John Carpenter is a man who really needs no introduction. You like movies? Yeah? Genre movies? Yeah? Then you know John Carpenter.
Crowned a master of horror by cinephiles, Carpenter has been delivering pop-culture classics since the ’70s. Titles like Halloween, Big Trouble in Little China, and Escape from New York are genre staples and household names, even decades after their release. From the sharp, dark humor of They Live to the film that tops all horror movie lists worth their salt, The Thing, Carpenter’s style is as effective as it is timeless.
But he hasn’t only been influential as a filmmaker; he is also an influential composer. An early adopter of synth in his scores—something done for budget concerns instead of stylistic ones—he is a man whose brooding, pulsing soundscapes have had a lasting impact throughout electronica. Carpenter’s movie themes encapsulate the essence of the ’80s and ’90s, steeped in nostalgia but never reliant on it.
It was the nostalgia piece I was hesitant about when first hearing about the Anthology Tour. The sort of Carpenter fans who would go to a show like this would presumably have seen his films ad nauseum and own the soundtracks. Sure, there is something to be said for the live performance element, but when the driving force behind your music is keyboard synthesizers, live shows can be tricky.
The Anthology tour offers different ticket packages in the standard spread: a meet and greet, which gets you a few autographs, early venue entry, and some tour swag; a VIP package that gets you the swag plus special seats; and general admission. At Myth Live in Maplewood—a questionable venue for a show that would have been much more suited to, say, the Orpheum or State Theater in Minneapolis—people who paid for the meet and greet met and greeted . . . and then were asked to leave the venue for setup. Some of those people ended up standing outside for close to an hour, a problematic situation on a cold November night in Minnesota with temperatures into the 20s and no assigned seating. But aside from some complaints about the cold peppering the excited chatter, it didn’t seem to chill the audience’s enthusiasm.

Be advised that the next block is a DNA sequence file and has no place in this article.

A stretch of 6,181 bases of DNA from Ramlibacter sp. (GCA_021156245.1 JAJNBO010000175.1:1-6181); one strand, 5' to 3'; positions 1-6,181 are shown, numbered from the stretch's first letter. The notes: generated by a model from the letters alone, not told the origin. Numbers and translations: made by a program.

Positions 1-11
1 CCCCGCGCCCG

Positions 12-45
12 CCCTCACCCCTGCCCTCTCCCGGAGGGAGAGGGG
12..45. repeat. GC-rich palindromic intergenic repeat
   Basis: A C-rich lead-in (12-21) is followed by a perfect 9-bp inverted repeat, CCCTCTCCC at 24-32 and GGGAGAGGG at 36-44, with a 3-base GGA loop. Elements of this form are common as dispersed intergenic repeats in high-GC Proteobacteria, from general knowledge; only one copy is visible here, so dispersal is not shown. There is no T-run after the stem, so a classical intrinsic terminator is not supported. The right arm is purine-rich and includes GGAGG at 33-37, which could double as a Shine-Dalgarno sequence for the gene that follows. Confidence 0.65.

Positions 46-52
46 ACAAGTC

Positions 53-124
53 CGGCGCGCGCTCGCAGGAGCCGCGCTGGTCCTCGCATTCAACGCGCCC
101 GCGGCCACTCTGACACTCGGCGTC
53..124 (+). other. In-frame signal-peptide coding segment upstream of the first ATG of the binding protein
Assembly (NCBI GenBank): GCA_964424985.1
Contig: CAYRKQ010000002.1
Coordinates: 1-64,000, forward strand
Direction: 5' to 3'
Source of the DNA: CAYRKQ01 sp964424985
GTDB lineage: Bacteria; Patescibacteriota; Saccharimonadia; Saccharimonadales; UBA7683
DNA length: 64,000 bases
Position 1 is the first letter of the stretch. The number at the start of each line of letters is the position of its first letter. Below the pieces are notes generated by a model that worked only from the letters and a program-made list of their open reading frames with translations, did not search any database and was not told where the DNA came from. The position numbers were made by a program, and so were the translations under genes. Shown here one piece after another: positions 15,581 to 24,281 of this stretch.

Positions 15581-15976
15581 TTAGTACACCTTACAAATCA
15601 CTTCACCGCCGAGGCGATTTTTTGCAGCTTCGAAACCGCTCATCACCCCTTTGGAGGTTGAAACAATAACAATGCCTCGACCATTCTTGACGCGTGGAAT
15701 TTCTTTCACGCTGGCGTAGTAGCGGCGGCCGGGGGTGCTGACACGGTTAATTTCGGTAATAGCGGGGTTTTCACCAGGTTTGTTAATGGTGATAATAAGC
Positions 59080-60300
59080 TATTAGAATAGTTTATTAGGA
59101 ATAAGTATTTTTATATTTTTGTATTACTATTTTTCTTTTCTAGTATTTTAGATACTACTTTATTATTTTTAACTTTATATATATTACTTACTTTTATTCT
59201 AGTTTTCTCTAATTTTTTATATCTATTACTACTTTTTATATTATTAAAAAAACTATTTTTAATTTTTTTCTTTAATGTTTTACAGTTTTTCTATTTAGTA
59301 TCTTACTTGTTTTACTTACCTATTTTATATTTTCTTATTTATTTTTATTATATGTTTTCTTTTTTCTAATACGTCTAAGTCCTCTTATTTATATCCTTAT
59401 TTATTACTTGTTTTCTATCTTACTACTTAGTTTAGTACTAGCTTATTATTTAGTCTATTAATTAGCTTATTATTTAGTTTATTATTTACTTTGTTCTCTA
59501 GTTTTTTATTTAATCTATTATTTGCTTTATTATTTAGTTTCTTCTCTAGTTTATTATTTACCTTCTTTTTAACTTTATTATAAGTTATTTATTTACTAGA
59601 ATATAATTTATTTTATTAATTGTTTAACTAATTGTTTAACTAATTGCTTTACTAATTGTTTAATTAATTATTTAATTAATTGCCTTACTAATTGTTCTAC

Once inside, the audience was treated to an excellent selection of preshow music and their accompanying videos on screens around the venue: Concrete Blonde, the Cure, David Bowie. With such an excellently curated playlist presented by Minneapolis DJ Jake Rudh, it seemed a hard act to follow.
The stage was set up with a giant screen as a backdrop and two guitars, a bass, drums, and three synths in front. The show opened to the theme from Escape from New York, a stylized outline of the New York City skyline bleeding across the screen; for this song, and most of the others, clips of the relevant films were shown. An obvious benefit to Carpenter being both the director and composer was that the edits were perfect—cheesy when merited, terrifying when necessary. Of course, the themes from his most popular films were wildly received. The musicians, including John Carpenter’s son, Cody, and lead guitarist Daniel Davies, brought a fantastically human element to the show. All renditions of the themes were specially arranged for a concert setting, but they never strayed too far from the source material—a difficult balance to strike, between fresh and familiar. Carpenter himself was gleeful; his enthusiasm and energy was infectious. It was an honor to witness someone doing something they so genuinely love for people who love it back. That is what has made both Carpenter’s films and music so timeless.
But the best moments of the show were tracks from The Lost Themes, songs that Carpenter says are the soundtrack to a movie that exists in your mind. Without accompanying video clips, without Snake or Michael Myers, without aliens or Christine, The Lost Themes were clear proof that this creator’s cultural endurance isn’t relevant just because it’s nostalgic—it’s relevant because it’s great.